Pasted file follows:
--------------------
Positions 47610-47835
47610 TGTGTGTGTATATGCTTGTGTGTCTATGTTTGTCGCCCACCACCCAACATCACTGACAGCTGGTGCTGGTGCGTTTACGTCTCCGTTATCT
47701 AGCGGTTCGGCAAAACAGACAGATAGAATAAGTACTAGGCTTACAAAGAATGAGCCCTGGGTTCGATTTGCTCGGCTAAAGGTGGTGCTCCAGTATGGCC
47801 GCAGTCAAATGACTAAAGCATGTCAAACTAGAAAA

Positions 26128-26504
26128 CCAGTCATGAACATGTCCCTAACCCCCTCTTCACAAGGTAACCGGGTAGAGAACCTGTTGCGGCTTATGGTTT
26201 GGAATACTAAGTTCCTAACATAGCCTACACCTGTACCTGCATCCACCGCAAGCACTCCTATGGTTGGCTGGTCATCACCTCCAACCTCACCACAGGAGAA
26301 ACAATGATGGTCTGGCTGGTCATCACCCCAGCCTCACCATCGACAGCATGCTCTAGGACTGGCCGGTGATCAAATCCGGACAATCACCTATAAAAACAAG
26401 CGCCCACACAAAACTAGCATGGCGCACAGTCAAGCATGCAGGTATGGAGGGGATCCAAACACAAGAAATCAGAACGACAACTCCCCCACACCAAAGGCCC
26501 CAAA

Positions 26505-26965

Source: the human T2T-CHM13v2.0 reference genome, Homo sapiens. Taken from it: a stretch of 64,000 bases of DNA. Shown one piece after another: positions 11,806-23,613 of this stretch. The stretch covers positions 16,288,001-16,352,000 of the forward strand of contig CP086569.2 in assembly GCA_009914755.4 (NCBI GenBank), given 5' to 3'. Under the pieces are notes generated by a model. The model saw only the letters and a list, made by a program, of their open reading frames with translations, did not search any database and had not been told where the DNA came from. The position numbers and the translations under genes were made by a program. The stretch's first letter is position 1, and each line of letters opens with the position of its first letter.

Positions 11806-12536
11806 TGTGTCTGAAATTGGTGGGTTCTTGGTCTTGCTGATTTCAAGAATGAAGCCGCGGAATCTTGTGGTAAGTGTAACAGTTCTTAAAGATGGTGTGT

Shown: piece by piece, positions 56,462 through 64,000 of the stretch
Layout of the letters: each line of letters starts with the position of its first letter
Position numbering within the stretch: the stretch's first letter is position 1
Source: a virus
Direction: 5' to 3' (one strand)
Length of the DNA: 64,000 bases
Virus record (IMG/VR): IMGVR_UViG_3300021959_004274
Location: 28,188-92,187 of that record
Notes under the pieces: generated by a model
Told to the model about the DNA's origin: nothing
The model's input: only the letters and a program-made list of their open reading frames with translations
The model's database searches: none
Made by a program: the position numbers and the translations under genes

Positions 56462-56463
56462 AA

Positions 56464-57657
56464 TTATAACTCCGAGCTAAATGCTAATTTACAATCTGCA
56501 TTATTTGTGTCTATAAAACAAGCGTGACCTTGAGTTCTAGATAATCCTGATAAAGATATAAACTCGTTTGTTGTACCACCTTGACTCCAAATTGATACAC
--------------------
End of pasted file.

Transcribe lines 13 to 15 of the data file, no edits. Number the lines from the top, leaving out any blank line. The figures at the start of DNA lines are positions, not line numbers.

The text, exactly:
Positions 11806-12536
11806 TGTGTCTGAAATTGGTGGGTTCTTGGTCTTGCTGATTTCAAGAATGAAGCCGCGGAATCTTGTGGTAAGTGTAACAGTTCTTAAAGATGGTGTGT

Shown: piece by piece, positions 56,462 through 64,000 of the stretch